Native Americans from seven U.S. states and Canada are suing the United States’ federal government over its recent decision to remove grizzly bears from the endangered and threatened species list. Their lawsuit alleges that the government failed to consult with Native American groups and that the delisting violates their religion.

In June, U.S. Secretary of Interior Ryan Zinke announced that grizzly bears would be removed from the Endangered Species List. He cited the bears’ population increasing from “as few as 136 bears in 1975 to an estimated 700 today.”

There were once between 50,000 and 100,000 grizzly bears roaming the U.S. Today an estimated 1% of that population remains and they have been removed from 98% of their original range in the contiguous United States.

Delisting removes federal protections and management and shifts it to states who are able to create their own plans which may include hunting of grizzly bears. State management of endangered or threatened species is problematic for several reasons. One clear concern is coordination. Whereas a federal law ensures holistic management practices across bears’ whole ecosystem, delisting puts states in charge and they may or may not work with each other effectively to manage grizzlies and their ecosystems.

In March 2016, the government began working to delist grizzly bears (again). During this process they are required to contact and consult with tribes. Only four tribes were consulted initially. A year later, the U.S. Fish and Wildlife Service reached out to more than 50 other tribes and told them they could participate in “an online seminar.” Tribes refused, as federal law requires meaningful and direct intergovernmental collaboration.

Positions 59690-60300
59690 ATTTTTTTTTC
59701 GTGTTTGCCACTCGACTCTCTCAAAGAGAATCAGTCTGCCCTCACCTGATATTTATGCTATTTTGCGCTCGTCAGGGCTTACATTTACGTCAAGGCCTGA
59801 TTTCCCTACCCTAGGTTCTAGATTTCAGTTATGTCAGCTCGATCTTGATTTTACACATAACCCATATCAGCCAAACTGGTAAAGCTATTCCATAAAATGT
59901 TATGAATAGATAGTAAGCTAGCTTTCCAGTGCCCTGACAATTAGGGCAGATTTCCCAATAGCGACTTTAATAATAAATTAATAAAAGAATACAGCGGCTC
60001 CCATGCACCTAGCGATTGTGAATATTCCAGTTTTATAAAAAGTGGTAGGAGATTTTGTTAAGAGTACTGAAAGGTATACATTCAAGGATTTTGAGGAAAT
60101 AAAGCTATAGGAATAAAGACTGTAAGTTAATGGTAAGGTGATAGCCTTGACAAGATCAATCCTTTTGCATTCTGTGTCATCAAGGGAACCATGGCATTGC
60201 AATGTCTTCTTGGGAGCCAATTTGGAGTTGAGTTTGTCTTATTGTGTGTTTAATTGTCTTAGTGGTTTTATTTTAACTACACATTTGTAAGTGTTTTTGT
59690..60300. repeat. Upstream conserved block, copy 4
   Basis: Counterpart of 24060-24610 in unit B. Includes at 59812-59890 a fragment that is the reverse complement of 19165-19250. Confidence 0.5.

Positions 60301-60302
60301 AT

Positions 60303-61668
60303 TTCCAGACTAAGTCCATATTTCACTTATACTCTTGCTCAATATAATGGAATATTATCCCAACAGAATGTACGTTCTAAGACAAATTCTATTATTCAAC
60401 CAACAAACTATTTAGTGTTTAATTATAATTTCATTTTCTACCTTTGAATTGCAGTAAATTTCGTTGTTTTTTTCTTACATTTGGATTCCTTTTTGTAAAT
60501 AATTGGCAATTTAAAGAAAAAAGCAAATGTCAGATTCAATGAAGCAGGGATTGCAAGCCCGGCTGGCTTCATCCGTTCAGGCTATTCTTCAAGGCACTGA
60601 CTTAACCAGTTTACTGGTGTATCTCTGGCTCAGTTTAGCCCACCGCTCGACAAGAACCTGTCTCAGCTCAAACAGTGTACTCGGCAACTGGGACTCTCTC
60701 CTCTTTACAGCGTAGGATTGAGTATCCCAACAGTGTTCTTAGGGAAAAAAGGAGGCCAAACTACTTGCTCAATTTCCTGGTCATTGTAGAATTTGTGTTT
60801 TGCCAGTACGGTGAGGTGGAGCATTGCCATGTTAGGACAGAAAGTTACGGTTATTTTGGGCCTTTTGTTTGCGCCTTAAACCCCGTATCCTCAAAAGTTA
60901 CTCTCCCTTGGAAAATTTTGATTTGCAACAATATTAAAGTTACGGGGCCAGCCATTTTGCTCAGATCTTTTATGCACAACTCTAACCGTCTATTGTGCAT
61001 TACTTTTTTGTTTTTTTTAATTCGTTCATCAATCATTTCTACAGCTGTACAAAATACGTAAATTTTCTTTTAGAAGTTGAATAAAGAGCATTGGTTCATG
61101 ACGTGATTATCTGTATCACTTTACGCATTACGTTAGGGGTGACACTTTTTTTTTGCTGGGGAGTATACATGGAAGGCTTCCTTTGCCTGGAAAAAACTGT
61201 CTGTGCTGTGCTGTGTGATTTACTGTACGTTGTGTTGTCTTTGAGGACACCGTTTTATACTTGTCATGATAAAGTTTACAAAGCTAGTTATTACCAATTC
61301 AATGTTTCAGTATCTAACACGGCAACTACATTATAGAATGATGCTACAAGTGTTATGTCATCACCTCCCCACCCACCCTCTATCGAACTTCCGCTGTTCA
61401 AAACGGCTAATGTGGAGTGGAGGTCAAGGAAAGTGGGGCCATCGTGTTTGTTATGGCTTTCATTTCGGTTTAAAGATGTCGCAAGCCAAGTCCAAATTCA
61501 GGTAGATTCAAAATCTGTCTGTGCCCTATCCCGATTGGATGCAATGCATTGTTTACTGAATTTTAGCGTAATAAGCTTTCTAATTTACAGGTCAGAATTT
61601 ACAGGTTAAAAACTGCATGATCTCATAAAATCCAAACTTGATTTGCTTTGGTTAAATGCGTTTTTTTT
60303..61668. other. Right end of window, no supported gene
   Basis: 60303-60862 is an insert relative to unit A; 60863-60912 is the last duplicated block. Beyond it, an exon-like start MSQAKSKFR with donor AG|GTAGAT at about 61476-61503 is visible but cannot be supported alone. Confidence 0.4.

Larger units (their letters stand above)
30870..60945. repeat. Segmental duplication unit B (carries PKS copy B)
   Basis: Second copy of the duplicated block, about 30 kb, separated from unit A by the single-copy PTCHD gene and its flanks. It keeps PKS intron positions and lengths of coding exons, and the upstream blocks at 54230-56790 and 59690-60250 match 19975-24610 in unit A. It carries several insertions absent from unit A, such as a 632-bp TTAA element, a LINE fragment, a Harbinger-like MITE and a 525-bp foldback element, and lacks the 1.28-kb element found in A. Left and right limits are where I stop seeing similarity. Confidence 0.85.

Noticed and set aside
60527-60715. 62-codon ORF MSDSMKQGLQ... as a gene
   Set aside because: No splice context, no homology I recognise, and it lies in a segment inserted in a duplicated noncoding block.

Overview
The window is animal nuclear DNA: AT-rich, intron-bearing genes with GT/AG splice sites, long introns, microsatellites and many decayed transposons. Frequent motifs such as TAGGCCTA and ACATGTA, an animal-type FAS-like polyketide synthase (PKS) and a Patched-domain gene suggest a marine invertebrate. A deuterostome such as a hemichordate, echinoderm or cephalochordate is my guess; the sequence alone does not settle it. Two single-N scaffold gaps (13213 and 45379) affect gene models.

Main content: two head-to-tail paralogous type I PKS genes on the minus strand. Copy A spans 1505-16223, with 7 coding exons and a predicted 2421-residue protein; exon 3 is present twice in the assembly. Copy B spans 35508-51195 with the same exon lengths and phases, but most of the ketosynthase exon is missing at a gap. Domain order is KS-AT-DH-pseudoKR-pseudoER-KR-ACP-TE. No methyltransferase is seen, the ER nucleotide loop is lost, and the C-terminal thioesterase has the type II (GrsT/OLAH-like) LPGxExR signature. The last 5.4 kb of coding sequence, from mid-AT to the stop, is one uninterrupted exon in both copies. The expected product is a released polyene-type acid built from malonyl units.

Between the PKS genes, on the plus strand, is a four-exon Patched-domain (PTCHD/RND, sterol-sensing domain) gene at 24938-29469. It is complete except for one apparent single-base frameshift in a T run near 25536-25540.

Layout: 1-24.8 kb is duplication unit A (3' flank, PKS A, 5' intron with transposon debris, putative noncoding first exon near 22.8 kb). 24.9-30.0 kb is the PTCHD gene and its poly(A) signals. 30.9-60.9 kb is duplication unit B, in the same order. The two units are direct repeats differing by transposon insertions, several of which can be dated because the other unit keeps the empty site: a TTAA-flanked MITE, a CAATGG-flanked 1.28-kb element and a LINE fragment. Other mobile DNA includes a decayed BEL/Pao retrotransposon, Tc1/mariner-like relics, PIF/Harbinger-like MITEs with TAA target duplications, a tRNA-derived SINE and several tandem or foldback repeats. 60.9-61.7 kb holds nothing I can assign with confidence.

The lawsuit is being filed by nine tribes and several spiritual societies and leaders. Over 120 tribes have signed a historic cross-border Grizzly Treaty to protect the bear. This signing signaled wide agreement that these animals are sacred and “not a trophy for the affluent to kill for sport,” as a signatory from the Hopi Bear Clan stated.

Bears are important symbols in Native American religion and culture. Some tribes view the animals as their brothers and sisters. Others see the bear as a spiritual mother, protector, or medicine man. Regardless of their specific relationship, the tribes are united in their deep respect for the bears and the struggle to protect them.